By Kirk Love ’20 and Jon Ross ’20
bland and boring
my heart sobs
Inspiration drawn from Rupi Kaur’s infamous published book, Milk and Honey.
The Canadian-Indian poet Rupi Kaur rose to fame through her simplistic, banal poems, which are coupled with child-like drawings. Of course, it should go without saying that it is wonderful to see a young, immigrant, female author achieve this level of recognition for her work, and the meaning that thousands of young adults have gleaned from publications such as Milk and Honey surely somewhat validates her poetry and distinctive style. However, after reading her poetry, it’s evident that she employs basic language and simplistic themes in order to target a niche market of aspiring, Tumblr-loving, “woke” poets. The primary issue with her body of work is that her poems lack significance. Her poems are surface-level and lack serious depth, which is what ultimately makes them accessible to those that get frustrated with sophisticated, well-crafted poetry. But, poetry is supposed to be challenging– to an extent. Poetry is about unpacking the language, discussing different interpretations and having those “aha!” moments that make literature so enjoyable. Kaur’s poems, on the other hand, don’t foster any discussion since quite literally anyone can understand her work without any effort. Below is a sample of her poetry; you can see the banal and overly-simple nature of her poetry for yourself.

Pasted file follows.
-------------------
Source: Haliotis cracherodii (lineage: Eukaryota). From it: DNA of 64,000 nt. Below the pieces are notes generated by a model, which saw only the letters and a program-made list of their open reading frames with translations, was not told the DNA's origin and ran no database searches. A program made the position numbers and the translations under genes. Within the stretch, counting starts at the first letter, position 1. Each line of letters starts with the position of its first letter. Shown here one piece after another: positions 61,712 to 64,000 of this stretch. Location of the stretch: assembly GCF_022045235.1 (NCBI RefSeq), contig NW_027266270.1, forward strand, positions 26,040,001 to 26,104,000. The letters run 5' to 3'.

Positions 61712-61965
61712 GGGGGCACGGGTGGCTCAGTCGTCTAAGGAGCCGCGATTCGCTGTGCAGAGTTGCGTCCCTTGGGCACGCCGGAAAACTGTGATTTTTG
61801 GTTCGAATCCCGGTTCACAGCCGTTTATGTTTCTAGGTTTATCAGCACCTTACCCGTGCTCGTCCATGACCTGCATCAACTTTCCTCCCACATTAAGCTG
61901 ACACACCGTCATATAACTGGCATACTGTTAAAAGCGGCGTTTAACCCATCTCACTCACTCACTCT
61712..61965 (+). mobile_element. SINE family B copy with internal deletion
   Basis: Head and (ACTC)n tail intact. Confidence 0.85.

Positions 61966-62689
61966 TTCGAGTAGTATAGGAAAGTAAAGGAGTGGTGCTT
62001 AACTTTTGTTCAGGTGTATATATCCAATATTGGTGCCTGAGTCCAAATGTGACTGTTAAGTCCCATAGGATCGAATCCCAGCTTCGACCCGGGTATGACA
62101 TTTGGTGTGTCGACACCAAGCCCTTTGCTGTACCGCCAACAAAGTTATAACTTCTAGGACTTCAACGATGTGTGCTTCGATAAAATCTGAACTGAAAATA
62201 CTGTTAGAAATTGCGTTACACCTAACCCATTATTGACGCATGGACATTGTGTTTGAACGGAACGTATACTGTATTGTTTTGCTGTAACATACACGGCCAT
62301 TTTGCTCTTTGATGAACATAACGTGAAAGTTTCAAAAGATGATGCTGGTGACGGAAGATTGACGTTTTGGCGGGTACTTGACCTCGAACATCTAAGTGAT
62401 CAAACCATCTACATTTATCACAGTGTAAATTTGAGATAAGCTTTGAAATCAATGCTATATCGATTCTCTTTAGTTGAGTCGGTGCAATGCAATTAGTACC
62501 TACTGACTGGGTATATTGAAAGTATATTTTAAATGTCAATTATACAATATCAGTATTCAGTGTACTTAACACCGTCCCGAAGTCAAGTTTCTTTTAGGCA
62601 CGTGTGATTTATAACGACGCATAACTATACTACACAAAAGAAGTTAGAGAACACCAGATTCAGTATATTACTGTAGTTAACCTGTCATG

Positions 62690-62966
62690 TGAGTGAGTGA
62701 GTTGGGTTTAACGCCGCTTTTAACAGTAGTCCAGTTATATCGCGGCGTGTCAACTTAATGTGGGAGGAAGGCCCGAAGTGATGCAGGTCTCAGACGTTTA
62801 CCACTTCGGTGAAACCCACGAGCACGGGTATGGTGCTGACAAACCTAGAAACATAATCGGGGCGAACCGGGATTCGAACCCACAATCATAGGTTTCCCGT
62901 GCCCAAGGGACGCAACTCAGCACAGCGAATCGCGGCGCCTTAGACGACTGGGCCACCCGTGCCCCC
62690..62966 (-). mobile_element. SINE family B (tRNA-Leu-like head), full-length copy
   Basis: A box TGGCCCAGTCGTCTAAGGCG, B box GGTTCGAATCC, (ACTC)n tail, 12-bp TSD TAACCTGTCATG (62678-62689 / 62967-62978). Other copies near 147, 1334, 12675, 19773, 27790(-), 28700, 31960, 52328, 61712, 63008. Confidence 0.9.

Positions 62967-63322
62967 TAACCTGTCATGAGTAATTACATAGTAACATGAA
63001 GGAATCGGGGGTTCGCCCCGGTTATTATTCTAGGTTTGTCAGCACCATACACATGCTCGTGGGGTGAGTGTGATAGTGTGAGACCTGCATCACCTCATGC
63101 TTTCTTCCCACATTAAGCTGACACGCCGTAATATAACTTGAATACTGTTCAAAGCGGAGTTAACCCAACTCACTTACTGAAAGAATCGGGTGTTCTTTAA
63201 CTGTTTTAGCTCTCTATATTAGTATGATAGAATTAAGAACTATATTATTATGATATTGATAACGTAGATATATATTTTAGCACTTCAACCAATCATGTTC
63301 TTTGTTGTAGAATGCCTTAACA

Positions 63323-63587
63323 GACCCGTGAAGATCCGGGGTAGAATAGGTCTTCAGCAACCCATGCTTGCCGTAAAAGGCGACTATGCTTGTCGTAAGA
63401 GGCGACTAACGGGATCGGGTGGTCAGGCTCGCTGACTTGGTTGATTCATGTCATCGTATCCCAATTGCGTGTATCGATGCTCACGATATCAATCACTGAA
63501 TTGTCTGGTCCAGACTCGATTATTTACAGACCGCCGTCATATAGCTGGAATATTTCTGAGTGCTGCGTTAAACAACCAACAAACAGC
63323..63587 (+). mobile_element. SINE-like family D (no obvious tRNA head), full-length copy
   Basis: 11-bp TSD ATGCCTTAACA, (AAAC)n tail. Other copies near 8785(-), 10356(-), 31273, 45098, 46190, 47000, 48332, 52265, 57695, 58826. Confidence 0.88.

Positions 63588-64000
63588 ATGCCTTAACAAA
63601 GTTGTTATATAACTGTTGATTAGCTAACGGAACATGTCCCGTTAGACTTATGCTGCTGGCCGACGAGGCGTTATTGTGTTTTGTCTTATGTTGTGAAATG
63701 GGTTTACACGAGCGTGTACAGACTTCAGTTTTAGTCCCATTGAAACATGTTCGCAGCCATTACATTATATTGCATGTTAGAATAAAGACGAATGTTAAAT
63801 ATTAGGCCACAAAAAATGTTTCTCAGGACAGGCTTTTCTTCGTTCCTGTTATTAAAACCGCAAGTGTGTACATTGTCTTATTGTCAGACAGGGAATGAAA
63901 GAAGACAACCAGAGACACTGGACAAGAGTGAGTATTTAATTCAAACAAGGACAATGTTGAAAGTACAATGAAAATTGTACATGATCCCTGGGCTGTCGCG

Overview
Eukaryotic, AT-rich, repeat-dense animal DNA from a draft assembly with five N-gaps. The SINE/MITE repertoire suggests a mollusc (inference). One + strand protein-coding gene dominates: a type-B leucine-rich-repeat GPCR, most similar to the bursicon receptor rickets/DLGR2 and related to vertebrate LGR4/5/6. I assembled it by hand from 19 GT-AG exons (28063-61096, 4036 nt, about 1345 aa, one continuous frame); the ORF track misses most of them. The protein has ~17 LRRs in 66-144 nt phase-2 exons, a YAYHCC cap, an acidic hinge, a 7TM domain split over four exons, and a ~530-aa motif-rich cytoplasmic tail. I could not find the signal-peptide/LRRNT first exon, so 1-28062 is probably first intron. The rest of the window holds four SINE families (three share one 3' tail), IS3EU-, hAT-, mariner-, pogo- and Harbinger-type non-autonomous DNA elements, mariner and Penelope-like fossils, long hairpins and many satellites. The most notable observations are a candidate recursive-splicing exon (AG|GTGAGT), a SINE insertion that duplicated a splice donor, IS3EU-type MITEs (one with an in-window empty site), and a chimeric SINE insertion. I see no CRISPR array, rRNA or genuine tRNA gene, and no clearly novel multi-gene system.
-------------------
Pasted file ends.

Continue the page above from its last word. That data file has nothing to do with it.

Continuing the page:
Although what Kaur says in this poem is clearly agreeable and relatable to people struggling in unhealthy romantic relationships, it is not at all insightful or profound in any fashion. In fact, its very well-defined agreeability is exactly what makes the poem meritless –– it adds nothing, it tells the reader nothing. Of course, the poem –– her poetry generally –– could have a subjective worth to someone who simply wants their own opinions or emotions reiterated clearly, but Kaur forgoes the necessary obfuscation and abstraction that defines thought-provoking, powerful poetry. Emotions sometimes can feel very simple, but their very nature requires the complexity of good poetry to describe their meaning. Kaur’s poetry, designed for rapid public appeal and financial gain, willfully doesn’t delve into this intricacy.
Rupi Kaur has amassed over 3.6 million Instagram followers but instead of praising Kaur, we should be celebrating the work of other talented, revered poets such as Sarah Kay (link: http://kaysarahsera.com/), a female poet who wants to educate and empower students and teachers worldwide. There are so many worthwhile poets out there, people!
With that being said, here is a collection of our Kaur-inspired poetry:
sun is down
that’s how we
my heart has been broken
my mother gave birth to me
i want to drink. milk with honey